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Marco Fränkel has been writing server-side Java code since 1997 and has been a Java architect since 2001. He is a certified SOA Architect and currently holds both the role of SOA specialist as well as Integration Layer architect at the Dutch Chamber of Commerce. Marco is a DZone MVB and is not an employee of DZone and has posted 4 posts at DZone. You can read more from them at their website. View Full User Profile

Developing a SOA-Based Integration Layer Framework

03.11.2013
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A few years ago I was asked by one of our customers to help them make better use of their integration layer. Ever since then me and my team have been working on a framework in support of that. This is the third in a series of blogs on the development of our framework, and discusses the challenges we had to meet.

In the previous blog of this series I mentioned the goals we had to reach. Succeeding in doing so of course meant we had to overcome a lot of challenges. In order to keep this blog from reaching the size of one of the books of the ‘Lords of the Rings’ trilogy, I’ll keep it limited to the five below, which together form a pretty good picture of what we had to deal with.

Challenges

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1. Resistance in the organization
There is something an integration layer has in common with SOA, and one of the reasons why both of them fail so often: as soon as you’re getting the word out of what you want to do, people start to dig their heels in, based on what they think you’re doing (as opposed to what you actually are doing). Also, all of a sudden they need to follow certain rules to get their data from other systems, which to them is just static. Plus in their mind performance is always an issue (even if it isn’t, not to mention the fact that we’ve never had any problems in that area). The worst about this is having to always defend yourself. When two systems communicate with each other using the integration layer, and something goes wrong, it’s the fault of the integration layer by default (shoot the messenger!). Guilty until proven innocent, indeed.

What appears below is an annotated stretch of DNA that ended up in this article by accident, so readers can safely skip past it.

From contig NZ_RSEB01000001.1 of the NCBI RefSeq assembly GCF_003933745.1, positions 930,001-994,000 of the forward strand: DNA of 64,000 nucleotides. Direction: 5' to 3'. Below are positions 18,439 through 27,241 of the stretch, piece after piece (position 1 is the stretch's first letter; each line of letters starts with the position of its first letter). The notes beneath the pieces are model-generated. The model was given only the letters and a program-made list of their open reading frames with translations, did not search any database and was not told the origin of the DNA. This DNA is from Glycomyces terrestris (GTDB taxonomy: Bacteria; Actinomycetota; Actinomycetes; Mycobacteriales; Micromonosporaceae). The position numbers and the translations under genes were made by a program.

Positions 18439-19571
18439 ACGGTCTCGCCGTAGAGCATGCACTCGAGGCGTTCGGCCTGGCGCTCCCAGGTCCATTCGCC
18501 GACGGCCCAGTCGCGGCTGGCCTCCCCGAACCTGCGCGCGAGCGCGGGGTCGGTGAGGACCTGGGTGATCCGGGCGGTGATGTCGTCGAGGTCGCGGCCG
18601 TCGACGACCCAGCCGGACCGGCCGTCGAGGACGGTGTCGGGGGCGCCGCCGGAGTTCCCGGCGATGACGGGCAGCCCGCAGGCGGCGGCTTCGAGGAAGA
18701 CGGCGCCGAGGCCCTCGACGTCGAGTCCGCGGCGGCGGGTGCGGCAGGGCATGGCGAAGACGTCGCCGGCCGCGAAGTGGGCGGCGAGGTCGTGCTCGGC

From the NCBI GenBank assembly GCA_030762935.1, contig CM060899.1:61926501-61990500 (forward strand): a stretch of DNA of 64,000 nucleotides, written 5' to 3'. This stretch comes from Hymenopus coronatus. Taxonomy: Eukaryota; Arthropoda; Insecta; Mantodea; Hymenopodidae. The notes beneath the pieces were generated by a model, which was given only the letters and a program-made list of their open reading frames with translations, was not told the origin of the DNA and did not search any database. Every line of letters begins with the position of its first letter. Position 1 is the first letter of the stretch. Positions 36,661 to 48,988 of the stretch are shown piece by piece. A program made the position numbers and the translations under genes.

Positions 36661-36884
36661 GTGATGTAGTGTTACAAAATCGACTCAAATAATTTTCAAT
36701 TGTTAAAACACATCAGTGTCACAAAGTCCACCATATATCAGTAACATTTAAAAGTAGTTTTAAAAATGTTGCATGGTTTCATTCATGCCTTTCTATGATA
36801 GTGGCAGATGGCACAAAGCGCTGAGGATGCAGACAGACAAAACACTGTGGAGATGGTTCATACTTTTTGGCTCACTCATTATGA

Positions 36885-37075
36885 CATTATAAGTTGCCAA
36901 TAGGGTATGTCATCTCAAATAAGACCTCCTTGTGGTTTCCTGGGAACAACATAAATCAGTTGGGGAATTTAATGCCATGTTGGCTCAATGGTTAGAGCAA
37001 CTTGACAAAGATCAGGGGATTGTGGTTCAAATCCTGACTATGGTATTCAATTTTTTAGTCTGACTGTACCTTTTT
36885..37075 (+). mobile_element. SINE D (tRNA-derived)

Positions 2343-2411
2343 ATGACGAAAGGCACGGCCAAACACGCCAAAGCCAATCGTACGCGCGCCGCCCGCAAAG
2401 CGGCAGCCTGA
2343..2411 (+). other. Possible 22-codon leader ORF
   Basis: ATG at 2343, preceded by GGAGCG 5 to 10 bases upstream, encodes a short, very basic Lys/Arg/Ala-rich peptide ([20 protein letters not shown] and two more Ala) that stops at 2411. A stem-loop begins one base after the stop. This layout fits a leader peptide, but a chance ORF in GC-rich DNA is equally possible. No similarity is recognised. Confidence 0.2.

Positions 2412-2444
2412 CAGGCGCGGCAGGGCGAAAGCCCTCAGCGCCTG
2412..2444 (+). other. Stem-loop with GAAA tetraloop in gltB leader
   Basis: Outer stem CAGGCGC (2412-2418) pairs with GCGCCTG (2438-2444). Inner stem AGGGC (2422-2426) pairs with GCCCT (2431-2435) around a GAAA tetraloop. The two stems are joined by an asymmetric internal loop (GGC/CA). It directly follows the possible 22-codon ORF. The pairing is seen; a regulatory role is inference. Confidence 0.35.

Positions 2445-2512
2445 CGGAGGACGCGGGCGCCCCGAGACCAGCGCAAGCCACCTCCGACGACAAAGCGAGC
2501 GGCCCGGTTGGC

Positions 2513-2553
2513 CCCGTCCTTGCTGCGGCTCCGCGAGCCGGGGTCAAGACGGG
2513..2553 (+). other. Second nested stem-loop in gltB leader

The answer is of course to keep people informed at all times, and working very closely together with the project teams (even becoming part of such teams for a longer time when necessary, as per the Scrum methodology). It does help if there are architectural policies in place, like the one we currently have that prescribes the use of the integration layer when invoking services in other domains.

2.Keeping generic features generic
This is one that was especially present when developing the bulk of the framework. We were part of a big project trying to tie two systems together that were not really built for that kind of thing. As the deadline was getting closer, the pressure to make a few shortcuts in order to get specific requirements implemented was rising. Fortunately we had a project manager who was capable of keeping his eye on the big picture. Still, I do recall meetings with lots and lots of screaming.

3. Dealing with a lack of SOA knowledge
If there’s one thing I found out the past few years, it’s that lots of people have no clue what SOA is about, but still pretend they do (or even worse: are convinced they do). That made it particular hard to sell some of the more SOA-influenced decisions (like the usage of certain WS-* standards, and yes, they do work in our case, thankyouverymuch). Worst (or best, depending on how you look at it) example was when a software developer told me that SOAP and queues don’t mix, making a part of our framework defunct in his eyes. The only thing to do in such a case is of course educating people through presentations, workshops, written documentation and discussions.

4. Dealing with a lack of platform knowledge
In the meantime, not all was well on the implementation side. We had this appliance that we had to use, and that had lots of options we actually could benefit from, but not too many experts available. That meant that we really had to get our hands dirty, and also that we had to make a few rookie mistakes before we got things running. By then we had already managed to alienate some people, as in their eyes we could not deliver. Remember what I wrote about concept and implementation earlier on? This is where it hurt.

5. Working without a Canonical Data Model
This may seem like a strange one but think about it: all these different applications in these different domains, trying to communicate with each other, but speaking their own tongue. The integration layer in the middle, transforming messages to and fro. Contracts for the consumer and from the provider being just different enough to get you into a versioning hell if you’re not careful. Suddenly this ‘intrinsic interoperability’ goal of Service-oriented Computing all the cool kids are talking about starts to make a lot of sense.

Conclusion

As mentioned above, this is just the tip of the iceberg. In the end it’s all about ‘can you deliver?’ which fortunately we could. And up until that time, having an elephant skin did help.

That’s it for this time, next one will be about the building blocks of the framework.

Published at DZone with permission of Marco Fränkel, author and DZone MVB. (source)

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